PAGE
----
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Getting Started with A+

Using the Console in ASCII Mode

This has to be the first thing everyone will try, so here we go ...

      $mode ascii
      2+2
4

Now you will want to try out subtraction ...

     2-2
 2 -2
     2 - 2
 0

OK, what went wrong the first time? In ASCII mode you must use white space around symbols and names to be safe! A {minus} sign adjacent to a number is a {highbar} in this case. How about some real APL:

     rev 1 2
//[parse] .rev: var?
     reverse 1 2
//[parse] .reverse: var?

     rot 1 2
 2 1
     1 rot iota 5
 1 2 3 4 0

Well, I guessed wrong, probably so did you. The ASCII names are a bit arbitrary and follow the standard Unix convention of 'weird short codes are best' so here is a table to get you started. Probably you will want to print this out and pin it to the monitor (IE5 users can spot the missing domino) ...

APLASCII
APLASCII
APLASCII
APLASCII
:= each ^& ?
* % log ==
max .ff. min in
~= <= >= *^
rot flip iota rho
take drop upg dng
pack unpack bag pick
eval form rtack where
pi mdiv ?rand beam
%ref dot // ~bwnot
^bwand bwor <bwlt bwle
=bweq bwge >bwgt bwne


Note to table: In ASCII mode, every valid outer product .f is replaced by s. (read "s-dot"), where s is the string of symbols that replaces f. For example, >=. replaces ..

We can even define simple functions ...

     total v:{+/v}
     total iota 12
 66
     mean v: {(total v) % #v}

     # 2 3 4
 3
     mean iota 12
 5.5

You use % as {divide} here, but note that A+ implements {tally} with monadic # in J fashion. This makes your function generalise very nicely to higher-rank tables:

     mat := 2 3 rho iota 6
     mat
 0 1 2
 3 4 5
     mat := iota 2 3
     mat
 0 1 2
 3 4 5
     total mat
 3 5 7
     mean mat
 1.5 2.5 3.5
     # mat
 2
     rho mat
 2 3

Hopefully, that is self-explanatory. A+ uses the first dimension by default (like J) and {tally} only sees the outermost element of the shape. You might also notice that {iota} has some built-in reshape capabilities. Dyalog fans might object here ... hard to know which extension is more useful in practice.

What if it all goes wrong?

Sooner or later you will make a mistake, for example mis-typing a name. The A+ equivalent of )reset is $reset (probably you guessed that) and the equivalent of a bare right-arrow is $ on its own, so:

     fred
a[error]  .fred: value
*     $
     2+2
 4

... when faced with * in the prompt string, get into the habit of typing $ at the input prompt to get rid of it.

Multi-line functions are possible - just

This reminds me of typewriter terminals and the {del} editor! Yes, you can create simple functions in the console, but really you should be writing them in a script and running it! Just to show that it can be done:

     fluffy n: {
*     fred := 12;
*     joe := 23;
*     fred + joe + n }

     fluffy 7
 42

Note carefully the semi-colons which act as statement separators. Newlines are completely immaterial, as you can easily show:

     coo n: {
*     fred :=
*     12;
*     fred + n }

     coo
coo n: {
fred :=
12;
fred + n }
     coo 3
 15

Notice that you display a function simply by typing its name. By implication, niladic functions in A+ (although syntactically possible) are messy to use - again just like J and possibly an irritant to APL old-timers? Now watch what happens if you slip up and let your semi-colon reflex run away with you:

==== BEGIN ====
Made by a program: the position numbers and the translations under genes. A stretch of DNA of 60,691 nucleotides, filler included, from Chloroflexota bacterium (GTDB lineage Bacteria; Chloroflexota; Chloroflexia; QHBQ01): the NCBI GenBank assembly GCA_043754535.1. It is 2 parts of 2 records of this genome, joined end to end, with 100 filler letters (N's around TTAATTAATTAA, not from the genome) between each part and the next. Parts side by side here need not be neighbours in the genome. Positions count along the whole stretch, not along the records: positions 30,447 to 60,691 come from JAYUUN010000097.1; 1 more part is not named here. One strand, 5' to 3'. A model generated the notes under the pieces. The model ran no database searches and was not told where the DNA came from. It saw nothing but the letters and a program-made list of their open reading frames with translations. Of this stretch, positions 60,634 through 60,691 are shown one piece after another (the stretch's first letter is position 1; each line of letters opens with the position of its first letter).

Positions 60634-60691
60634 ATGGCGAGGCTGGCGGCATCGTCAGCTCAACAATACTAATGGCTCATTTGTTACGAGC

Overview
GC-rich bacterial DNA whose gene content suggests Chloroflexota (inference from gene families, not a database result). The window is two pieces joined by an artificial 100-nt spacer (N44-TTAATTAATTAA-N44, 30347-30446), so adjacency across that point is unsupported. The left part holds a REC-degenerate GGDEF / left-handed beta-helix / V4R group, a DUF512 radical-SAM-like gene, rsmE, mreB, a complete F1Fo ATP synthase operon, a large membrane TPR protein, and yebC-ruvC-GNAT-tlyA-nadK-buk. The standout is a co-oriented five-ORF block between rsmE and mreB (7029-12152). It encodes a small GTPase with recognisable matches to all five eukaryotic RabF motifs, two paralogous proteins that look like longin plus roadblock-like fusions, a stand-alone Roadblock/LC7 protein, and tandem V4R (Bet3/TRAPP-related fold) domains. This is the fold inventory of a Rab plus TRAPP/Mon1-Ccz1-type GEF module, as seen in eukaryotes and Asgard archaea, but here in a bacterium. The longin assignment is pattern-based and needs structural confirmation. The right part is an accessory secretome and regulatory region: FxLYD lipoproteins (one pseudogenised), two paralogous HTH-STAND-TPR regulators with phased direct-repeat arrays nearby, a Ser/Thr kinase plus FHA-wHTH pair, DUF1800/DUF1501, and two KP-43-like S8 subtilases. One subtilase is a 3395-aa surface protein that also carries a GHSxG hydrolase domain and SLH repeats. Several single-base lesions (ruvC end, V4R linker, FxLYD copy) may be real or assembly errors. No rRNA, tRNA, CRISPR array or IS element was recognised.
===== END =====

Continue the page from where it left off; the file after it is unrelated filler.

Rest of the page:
foo x: {x+2;}
     foo 3

Oh, oh. The result of an A+ function is the result of the last executable statement, which in this case is empty. This function ALWAYS returns null. Be careful! Of course it could have a side-effect:

     goo v: { .qq := 12; }
     goo 100
     qq
 12
     hoo v: { my.qq := 25; }
     hoo 0
     my.qq
 25
     qq
 12
     $cx my
     qq
 25

All unqualified names are strictly local, but if you provide a context for the assignment (the root context is just '.' in A+) then the assignment (or reference) becomes global. Note that simply mentioning a context in an assignment is all we need to do to have it created for us. There is a slight oddity here, in that you can create contexts as deep as you like ...

     $cx my.var
     qq := 12
     qq
 12
     $cx .
     my.var.qq
//[parse] my.var: var?

... but the parser only copes with one level of qualification, so this is probably more of a bug than a feature, and we should assume the same capability as J has with locales.

Writing and Running Scripts

Remember that A+ has no concept of a saved workspace. The idea is that you write scripts (in the editor of your choice) and run them in the console. Well, it seems to work for the J community but some of us will soon be hankering after $save, I am sure. Anyway, here is how it is supposed to work. Start the editor and type in something like:


The tool buttons all have tips if you are not familiar with the keyboard layout. Do remember to use the right-hand 'Alt Gr' key to get the APL characters here. Save it with the '.a' extension and switch to the A console to run:

     $load junk
This should show 1 0 1 if we understood correctly!
 1 0 1

Note that this runs in 'APL' mode even though you have set the console running in ASCII. You can set the script to ASCII mode if you prefer to see the APL {highbar} as a conventional minus sign here.

Now you just need to get into the habit of editing your script (probably called test.a or some such), selecting File,Save, clicking over into the A+ window and typing $load test to run it. Remember that you cannot use the up-arrow to recall prior lines here, so keep script names short to save typing! If it fails, $reset, fix it in the editor, save it and try again! Of course scripts can call other scripts, so if you want to have a 'master script' to load lots of others, that will work fine.


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© British APL Association 2001
Please send any comments to Adrian Smith via adrian@causeway.co.uk - thank you.